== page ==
Do podcasters even say anything interesting? Anything noteworthy? Are they worth the hassle? Everyone’s got a bloody podcast these days.
Anyway, please subscribe to Oh What A Night, part of the 90min podcast network. Hosted by me.
Blame rating: 5.5/10
The referee who gave a handball against Moussa Sissoko 22 seconds into the only Champions League final Tottenham might ever play.
I hope you’re proud of yourself. You ruined it for everyone.
Blame rating: 5.6/10
Off the back of reaching that Champions League final, Spurs made an audacious move to sign Paulo Dybala from Juventus.
He didn’t seem overly keen on the deal anyway, but a move fell apart on deadline day as Tottenham could not legally work their way around an issue with the forward’s image rights.
Blame rating: 6/10
Jose Mourinho was hired to get Tottenham over the line in their pursuit of a trophy.
He took the club backwards instead.
Blame rating: 6.1/10
Tottenham were handed a boost in their 2020/21 UEFA Europa League last 16 tie with Dinamo Zagreb when it was confirmed that manager Zoran Mamic had been sentenced to four years in prison.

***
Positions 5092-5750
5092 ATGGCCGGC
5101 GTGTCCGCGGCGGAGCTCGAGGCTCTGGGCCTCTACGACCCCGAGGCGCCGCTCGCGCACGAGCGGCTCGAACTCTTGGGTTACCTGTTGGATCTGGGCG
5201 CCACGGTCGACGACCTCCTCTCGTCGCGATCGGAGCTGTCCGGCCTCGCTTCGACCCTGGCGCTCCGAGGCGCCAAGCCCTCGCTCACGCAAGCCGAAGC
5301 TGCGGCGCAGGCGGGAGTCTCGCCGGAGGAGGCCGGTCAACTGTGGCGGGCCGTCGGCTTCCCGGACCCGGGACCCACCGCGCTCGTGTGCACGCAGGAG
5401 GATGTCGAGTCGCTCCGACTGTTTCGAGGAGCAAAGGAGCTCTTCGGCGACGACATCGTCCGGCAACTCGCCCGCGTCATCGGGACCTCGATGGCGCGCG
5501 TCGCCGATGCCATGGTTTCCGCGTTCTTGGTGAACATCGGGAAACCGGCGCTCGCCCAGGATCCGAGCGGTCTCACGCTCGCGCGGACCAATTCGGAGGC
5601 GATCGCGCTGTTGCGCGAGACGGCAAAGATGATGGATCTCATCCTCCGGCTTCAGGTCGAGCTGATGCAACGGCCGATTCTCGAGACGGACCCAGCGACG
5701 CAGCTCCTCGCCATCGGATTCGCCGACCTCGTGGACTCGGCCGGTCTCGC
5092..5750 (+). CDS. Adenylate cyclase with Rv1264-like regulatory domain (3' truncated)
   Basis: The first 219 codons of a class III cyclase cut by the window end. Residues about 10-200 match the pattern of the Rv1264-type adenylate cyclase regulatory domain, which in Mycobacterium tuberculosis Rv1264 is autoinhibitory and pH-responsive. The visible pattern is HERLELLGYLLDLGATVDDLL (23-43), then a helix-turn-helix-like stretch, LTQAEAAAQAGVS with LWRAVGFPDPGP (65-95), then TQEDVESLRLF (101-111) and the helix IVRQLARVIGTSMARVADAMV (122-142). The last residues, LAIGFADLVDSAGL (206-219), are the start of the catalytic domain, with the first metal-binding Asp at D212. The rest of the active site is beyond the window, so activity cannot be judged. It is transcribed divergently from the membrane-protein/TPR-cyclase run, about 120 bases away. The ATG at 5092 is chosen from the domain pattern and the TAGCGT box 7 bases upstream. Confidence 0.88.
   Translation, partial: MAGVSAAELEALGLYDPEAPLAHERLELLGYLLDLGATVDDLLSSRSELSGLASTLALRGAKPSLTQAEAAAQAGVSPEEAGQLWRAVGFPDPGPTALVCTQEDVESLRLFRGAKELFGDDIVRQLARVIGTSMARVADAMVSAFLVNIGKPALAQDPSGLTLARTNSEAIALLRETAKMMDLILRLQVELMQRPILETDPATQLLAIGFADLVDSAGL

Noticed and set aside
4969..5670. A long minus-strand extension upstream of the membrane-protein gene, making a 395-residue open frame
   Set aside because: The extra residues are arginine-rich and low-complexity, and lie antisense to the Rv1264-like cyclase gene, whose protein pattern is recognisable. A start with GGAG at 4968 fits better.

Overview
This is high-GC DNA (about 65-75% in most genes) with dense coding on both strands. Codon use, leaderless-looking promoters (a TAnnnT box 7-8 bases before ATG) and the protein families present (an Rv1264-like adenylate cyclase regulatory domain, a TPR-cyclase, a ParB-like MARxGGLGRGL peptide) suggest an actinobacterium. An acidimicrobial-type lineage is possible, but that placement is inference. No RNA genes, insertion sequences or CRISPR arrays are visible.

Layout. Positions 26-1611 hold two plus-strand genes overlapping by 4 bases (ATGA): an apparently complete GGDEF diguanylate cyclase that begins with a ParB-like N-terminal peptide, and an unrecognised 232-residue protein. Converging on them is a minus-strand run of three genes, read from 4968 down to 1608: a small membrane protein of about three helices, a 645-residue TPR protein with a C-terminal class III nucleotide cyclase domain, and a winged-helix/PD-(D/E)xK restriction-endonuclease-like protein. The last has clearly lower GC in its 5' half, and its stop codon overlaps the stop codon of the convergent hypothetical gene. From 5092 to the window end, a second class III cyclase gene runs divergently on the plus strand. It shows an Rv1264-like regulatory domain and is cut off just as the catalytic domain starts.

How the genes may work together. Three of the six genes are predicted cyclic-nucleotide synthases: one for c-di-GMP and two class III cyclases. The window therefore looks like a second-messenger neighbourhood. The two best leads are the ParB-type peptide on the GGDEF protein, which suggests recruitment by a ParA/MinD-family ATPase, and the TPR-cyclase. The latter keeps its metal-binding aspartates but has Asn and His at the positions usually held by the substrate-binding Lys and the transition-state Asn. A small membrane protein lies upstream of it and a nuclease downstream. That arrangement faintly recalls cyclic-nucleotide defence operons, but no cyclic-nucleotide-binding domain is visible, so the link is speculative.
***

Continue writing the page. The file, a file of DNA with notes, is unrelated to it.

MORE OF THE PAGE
Spurs managed to blow a two-goal lead and lost the second leg 3-0. Maybe if Mamic was let off the hook things would have been different.
Blame rating: 6.2/10
Off the back of that surprise elimination, the social media manager of Joe Hart – who spent just one season at Spurs – praised the result on the goalkeeper’s Instagram page, assuming that Tottenham wouldn’t have ballsed it up.
Hart issued a public apology for the incident, but the damage was done.
Blame rating: 6.5/10
This really was a time where bashing Tottenham was the lowest of hanging fruits. Even Dulux – who had become the club’s official paint supplier days earlier – posted tweets mocking their empty trophy cabinet.
Blame rating: 6.6/10
“Lads, it’s Tottenham.”
This utterance from Fergie set up a generation of Spurs jokes.
Blame rating: 6.7/10
Ah, the man behind the modern person’s Spurs proverb.
“It is in the history of the Tottenham.”
That’s another generation sorted.
Blame rating: 7/10